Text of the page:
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Cognition

Articles By:

Sophie Shepherd

  1. Switch Design

    Posted on 11/20/14

    On almost all projects at Happy Cog, there is usually one design lead who oversees the work from the initial concept to the QA’d, browser-tested, final product. Other designers may step in to help with production or provide guidance, but for the most part, one designer owns it.

  1. Rethinking Our Prototypical Process

    Posted on 10/9/14

    When I started working at Happy Cog three years ago, deliverables fell neatly into two categories: design or code. In the design category, there was another clear division: UX design (wireframes) or graphic design (page comps). But then RWD came in and threw a spoke in the wheel. Since JPEGs only show a fraction of a responsive website, we needed to figure out new ways to communicate the design to move the project forward. We introduced HTML prototyping to replace traditional wireframes, and the lines between UX, graphic design, and front-end development blurred.

  1. Behold, the Fold

    Posted on 7/10/14

    If you’re in the web industry and reading this article, you’re probably thinking, “Over halfway through 2014 and she’s writing about the fold on the web! I thought we settled this!” But, the existence of the fold is still something that gets debated on many of our projects.

    Below is an imagined conversation between myself and a Defender of The Fold, in which I successfully explain why we shouldn’t worry about the fold on the web.

  1. Hover-crafting

    Posted on 5/15/14

    As a designer, my involvement in projects’ front-end development varies. Sometimes, I spend most of my time in code; other times, I work solely in Photoshop. But, there is one part of every front-end engagement that I always love to jump into the browser for: to create hover animations.

    Hover animations are a site design element just like typography and color, so it’s important that designers take ownership of this step. Not only do hovers add to the look and feel of a site, but they also add an extra layer of usability for users with a mouse. A finished site may “work” without them, but these nuanced touches add polish and really reinforce a site’s personality. I like to think of their addition as “bonus design”—it’s an opportunity to better what’s being built.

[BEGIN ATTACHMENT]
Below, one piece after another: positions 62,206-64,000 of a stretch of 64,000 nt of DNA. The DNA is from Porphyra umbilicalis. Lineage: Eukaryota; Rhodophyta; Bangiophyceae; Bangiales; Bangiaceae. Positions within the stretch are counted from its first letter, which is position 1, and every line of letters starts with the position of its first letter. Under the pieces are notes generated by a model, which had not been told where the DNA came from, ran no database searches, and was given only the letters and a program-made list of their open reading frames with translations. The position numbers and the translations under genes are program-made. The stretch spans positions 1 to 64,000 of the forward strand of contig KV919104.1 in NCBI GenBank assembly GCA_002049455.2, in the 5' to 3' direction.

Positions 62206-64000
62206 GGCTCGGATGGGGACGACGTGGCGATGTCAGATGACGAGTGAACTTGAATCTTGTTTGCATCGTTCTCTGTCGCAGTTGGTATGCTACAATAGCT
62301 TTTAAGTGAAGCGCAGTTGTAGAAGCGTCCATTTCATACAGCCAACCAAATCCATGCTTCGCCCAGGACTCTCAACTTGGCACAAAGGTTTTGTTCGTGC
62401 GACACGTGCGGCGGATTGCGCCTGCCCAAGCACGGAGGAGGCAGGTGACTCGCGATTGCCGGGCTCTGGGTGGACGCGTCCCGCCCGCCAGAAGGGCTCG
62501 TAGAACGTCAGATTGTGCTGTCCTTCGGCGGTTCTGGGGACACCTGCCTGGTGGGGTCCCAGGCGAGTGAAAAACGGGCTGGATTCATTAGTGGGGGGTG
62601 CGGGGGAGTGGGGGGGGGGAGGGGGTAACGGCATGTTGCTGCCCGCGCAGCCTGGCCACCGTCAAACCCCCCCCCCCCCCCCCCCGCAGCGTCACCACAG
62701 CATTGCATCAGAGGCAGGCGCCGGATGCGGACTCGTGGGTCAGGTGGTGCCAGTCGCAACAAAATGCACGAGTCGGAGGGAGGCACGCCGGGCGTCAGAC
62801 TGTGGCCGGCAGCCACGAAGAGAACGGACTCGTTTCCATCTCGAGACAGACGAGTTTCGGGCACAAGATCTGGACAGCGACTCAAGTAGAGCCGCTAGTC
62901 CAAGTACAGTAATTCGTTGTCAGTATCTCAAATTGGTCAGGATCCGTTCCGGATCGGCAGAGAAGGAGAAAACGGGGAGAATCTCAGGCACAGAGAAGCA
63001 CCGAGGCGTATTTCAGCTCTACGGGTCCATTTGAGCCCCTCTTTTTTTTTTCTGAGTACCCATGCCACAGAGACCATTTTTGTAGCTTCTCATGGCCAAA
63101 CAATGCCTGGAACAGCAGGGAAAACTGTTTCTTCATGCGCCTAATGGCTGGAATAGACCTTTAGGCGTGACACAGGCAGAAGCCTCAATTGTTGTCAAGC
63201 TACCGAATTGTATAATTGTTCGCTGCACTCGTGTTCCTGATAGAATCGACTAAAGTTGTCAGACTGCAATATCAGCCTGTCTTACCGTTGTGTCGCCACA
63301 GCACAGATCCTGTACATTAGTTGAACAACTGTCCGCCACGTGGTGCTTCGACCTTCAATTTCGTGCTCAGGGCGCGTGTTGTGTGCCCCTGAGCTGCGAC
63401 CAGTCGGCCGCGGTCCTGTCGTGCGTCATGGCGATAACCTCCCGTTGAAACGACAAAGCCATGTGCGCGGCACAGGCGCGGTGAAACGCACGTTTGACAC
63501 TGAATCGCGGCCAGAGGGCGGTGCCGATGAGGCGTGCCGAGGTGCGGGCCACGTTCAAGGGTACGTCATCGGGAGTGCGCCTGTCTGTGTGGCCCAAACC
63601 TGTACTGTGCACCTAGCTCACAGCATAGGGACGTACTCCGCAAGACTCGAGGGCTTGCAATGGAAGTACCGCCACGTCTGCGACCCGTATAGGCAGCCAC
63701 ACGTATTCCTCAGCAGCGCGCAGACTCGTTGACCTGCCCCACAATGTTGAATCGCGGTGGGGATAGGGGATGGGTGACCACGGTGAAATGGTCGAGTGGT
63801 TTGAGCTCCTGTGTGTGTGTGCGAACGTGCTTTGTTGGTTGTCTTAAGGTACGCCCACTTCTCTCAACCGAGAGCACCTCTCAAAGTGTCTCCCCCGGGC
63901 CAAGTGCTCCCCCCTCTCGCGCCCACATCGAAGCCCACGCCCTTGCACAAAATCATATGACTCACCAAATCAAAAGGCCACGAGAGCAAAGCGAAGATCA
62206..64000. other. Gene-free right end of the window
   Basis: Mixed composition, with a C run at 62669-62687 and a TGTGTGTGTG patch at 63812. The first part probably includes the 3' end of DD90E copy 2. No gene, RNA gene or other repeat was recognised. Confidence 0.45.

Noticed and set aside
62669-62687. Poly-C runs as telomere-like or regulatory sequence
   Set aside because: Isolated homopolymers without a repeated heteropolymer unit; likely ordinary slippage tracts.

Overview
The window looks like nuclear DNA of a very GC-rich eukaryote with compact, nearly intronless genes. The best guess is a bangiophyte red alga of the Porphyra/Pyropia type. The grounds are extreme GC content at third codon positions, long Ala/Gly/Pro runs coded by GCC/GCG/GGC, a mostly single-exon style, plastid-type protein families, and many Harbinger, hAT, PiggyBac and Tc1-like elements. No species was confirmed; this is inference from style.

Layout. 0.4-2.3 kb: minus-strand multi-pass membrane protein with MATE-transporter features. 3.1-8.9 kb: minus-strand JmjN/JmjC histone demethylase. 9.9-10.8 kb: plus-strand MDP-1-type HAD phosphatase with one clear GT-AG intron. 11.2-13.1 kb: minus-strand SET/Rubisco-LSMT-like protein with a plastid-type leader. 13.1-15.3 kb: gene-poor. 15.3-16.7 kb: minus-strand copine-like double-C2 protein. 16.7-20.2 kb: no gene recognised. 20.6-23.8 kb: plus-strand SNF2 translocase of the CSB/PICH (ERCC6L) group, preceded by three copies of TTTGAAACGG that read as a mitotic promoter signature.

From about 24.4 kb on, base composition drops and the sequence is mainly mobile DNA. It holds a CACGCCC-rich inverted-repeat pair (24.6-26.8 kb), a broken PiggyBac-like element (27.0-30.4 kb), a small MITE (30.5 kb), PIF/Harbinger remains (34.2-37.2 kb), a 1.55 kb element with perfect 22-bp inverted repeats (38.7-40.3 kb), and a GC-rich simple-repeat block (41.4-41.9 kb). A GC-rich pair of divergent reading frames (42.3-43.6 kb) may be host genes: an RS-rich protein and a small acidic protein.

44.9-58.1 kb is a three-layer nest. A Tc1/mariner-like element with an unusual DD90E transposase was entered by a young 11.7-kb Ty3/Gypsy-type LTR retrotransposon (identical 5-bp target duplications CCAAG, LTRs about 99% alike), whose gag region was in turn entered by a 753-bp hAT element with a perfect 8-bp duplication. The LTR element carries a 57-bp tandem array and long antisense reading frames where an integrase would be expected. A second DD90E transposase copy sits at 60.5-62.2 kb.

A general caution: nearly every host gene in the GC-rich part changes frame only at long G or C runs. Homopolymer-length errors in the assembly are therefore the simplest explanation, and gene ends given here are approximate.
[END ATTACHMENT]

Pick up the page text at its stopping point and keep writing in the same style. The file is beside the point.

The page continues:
1. Do it once. Do it right.

    Posted on 1/16/14

    I am knee-deep in my first home renovation. My latest project was to replace all of the trim—around the doors, floors, and windows—which, while labor intensive, sounded to me like a simple enough project. After ripping out the old stuff, I found that my seemingly well-installed floors were anything but. The floor was inches away from the wall, and none of our doorjambs were actually connected to anything. I thought I had one big job ahead of me, but it turned out I had three. Whoever did the work the first time took the easy route, leaving me with extra work.

  1. Why We Prototype

    Posted on 9/26/13

    Making a website is more complicated than it used to be. We have to work around unanswerable questions, like at what dimensions the site will be viewed or how many pages it will have. As websites evolve and their list of variables and technical requirements grow, they become harder to define. Static wireframes and site maps can’t always capture this necessary level of detail without mountains of paper or endless annotations. Enter—stage left, waving like Miss America—the HTML prototype.

  1. What I Wish I Had Known When I Graduated College

    Posted on 5/16/13

    Last week, Greg Storey and I attended the Senior Exit Review at Texas State University. We were both blown away by the quality of work and were incredibly jealous that these students got to learn so much about the web in college. It made me think back to when I graduated and how confused I felt about, well, everything. Looking back at what I’ve learned since then, I came up with the following list of what I wish someone had told me at the time:

  1. Times, They Are A-changin’

    Posted on 12/6/12

    The process of making a website used to be like an assembly line. It was a series of hand-offs with each team member contributing his/her part before giving it up to the next person. Like a game of telephone, the same content was passed from person to person, and, at each step, it took a slightly new form. What started as a glimmer in a client’s eye became a sitemap, then a wireframe, then a Photoshop file, and eventually it became code that went to live in its final resting place, the browser.

  1. The Four Stages of Giving Up Photoshop

    Posted on 8/2/12

    On one of my first projects at Happy Cog, my coworker, Kevin, suggested that we experiment with how we create responsive layouts of a site redesign. Seemed reasonable enough, until I heard him say, “and we’re going to use Keynote.” Say whaaat?!

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